"It's pie dough every day right now," Lane said as she stepped out of the production space on Williston Road in South Burlington.

She and co-owner Andrew Silva moved the bakery from its longtime Main Street Burlington location to its current home in early 2020. They sold ready-to-use pie dough at the old bakery and café but nowhere near as much as they make now in the bigger, production-focused space.

Packages of frozen dough, which make one double-crust pie or two single-crust pies, are available at the bakery and its wholesale partners, including City Market, Onion River Co-op.

The "pucks," as Lane called them, are made in batches of 100 from simple ingredients: wheat flour, butter, salt and cider vinegar. She recommends letting the frozen dough thaw slowly in the fridge overnight.

"Then take it out of the bag and let it sit on the counter so it's not rock-hard," Lane said.

How long to let the dough sit depends on how warm your house is; too long, and the butter will melt. But if it's too hard, the dough will crack as you try to roll it out. "Probably half an hour for most people's houses," Lane said. "Then use it. That's the best thing. I mean, you can take it right out of the fridge and whack it, but that's not ideal."

When making pies, Mirabelles par-bakes all its crusts — "Even pumpkin, a little bit," Lane said — to prevent sogginess and to keep the sides from slumping. To weigh down the crust for par-baking, the bakers line it with coffee filters filled with dried black beans.

Gazing into the bakery's glass case, I considered skipping the whole thing and just buying a pumpkin or maple-bourbon pecan pie. But Mirabelles reached capacity for its Thanksgiving preorders late last week. (The bakery will be stocked with pies, cakes and plenty of dough for same-day pickup in the days leading up to Thanksgiving.)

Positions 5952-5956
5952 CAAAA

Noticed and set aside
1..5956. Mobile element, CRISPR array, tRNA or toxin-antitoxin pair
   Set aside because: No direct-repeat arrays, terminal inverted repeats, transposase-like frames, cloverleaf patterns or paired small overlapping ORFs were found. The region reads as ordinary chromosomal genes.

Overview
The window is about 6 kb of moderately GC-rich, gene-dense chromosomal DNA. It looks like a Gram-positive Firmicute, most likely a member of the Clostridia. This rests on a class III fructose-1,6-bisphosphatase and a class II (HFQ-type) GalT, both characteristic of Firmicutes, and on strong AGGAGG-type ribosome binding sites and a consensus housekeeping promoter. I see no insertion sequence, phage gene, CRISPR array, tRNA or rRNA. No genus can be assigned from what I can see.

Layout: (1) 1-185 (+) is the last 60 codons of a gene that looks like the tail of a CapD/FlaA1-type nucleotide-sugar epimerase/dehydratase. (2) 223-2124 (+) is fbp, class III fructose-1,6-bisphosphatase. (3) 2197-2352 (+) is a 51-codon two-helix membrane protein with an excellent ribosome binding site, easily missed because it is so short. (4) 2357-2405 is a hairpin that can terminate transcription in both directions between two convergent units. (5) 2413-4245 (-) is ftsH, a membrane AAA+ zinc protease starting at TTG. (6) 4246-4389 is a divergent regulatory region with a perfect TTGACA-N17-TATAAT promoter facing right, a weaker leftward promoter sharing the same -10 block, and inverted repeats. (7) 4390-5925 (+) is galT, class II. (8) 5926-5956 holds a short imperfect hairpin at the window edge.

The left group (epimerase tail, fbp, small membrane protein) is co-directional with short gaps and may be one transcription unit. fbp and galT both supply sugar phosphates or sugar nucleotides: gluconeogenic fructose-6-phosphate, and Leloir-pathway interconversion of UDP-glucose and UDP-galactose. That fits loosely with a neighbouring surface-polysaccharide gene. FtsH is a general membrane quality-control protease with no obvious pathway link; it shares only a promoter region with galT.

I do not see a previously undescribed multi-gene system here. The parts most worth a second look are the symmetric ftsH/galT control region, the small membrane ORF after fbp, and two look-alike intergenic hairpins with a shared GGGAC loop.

So I'll follow Lane's advice and be grateful I'm making only a pie or two, not the hundreds per day that Mirabelles cranks out.

Instant Gratification

Calypso and Guatemala La Voz instant coffees, $15 per box, Brio Coffeeworks, Burlington, 772-0070
Brio's Calypso instant coffee - JORDAN BARRY ©️ SEVEN DAYS
  • Jordan Barry ©️ Seven Days
  • Brio's Calypso instant coffee

Trust me on this: Instant coffee can be good. And, during hectic holiday travel, it can really come in handy.

Several of Vermont's specialty roasters now sell instant versions of their high-quality, carefully sourced coffees. At Burlington's Brio Coffeeworks, the slim boxes say, "This is not your grandmother's instant (no offense grandma!)." After mixing up a few cups — both hot and cold — I agree.

"Obviously, we all know the old-school instant coffee," Brio cofounder and president Magda Van Dusen said. "That has its place, for sure. But we were looking for something different that we could be excited about."

At first, Van Dusen opposed making instant on principle, she said. But she came around to the idea after trying other specialty roasters' instant coffees processed by Swift Cup Coffee in Lancaster, Pa. For the past year or so, Brio has partnered with Swift Cup to produce instant, freeze-dried versions of its Calypso blend and Guatemala La Voz single-origin coffees.

"I was proven wrong," Van Dusen said with a laugh. "Who knew it could be so delicious?"

Each box comes with six sachets of coffee. To make a cup, empty one into 10 ounces of water — hot or cold, though it takes a little more effort to dissolve the coffee in cold water — and stir. It's about as easy as waiting in line at an airport Starbucks or finding the coffee pot in a grimy rest stop — and a coffee snob like me is much more satisfied with the result.

The instant sachets are flexible, too: Reduce water for a more concentrated cup, or add it for a weaker one. Avid iced latte drinkers can swap some of the water for their milk of choice.

Van Dusen usually cautions customers that the instant coffee won't taste exactly like a traditionally brewed cup. But she sees it as another way to enjoy good coffee, like canned cold brew or flash-chilled espresso shots.

"I feel like we don't need to be such purists about really awesome coffee," she said.

A box of instant makes a great (and slightly selfish) gift for hosts who don't share your taste in specialty coffee. And it's a lot easier to get through TSA than an already-brewed cup.

"I haven't been stopped for it yet," Van Dusen said.

Small Pleasures is an occasional column that features delicious and distinctive Vermont-made snacks or drinks that pack a punch. Send us your favorite little bites or sips with big payoff at food@sevendaysvt.com.

The original print version of this article was headlined "Saving the (Turkey) Day"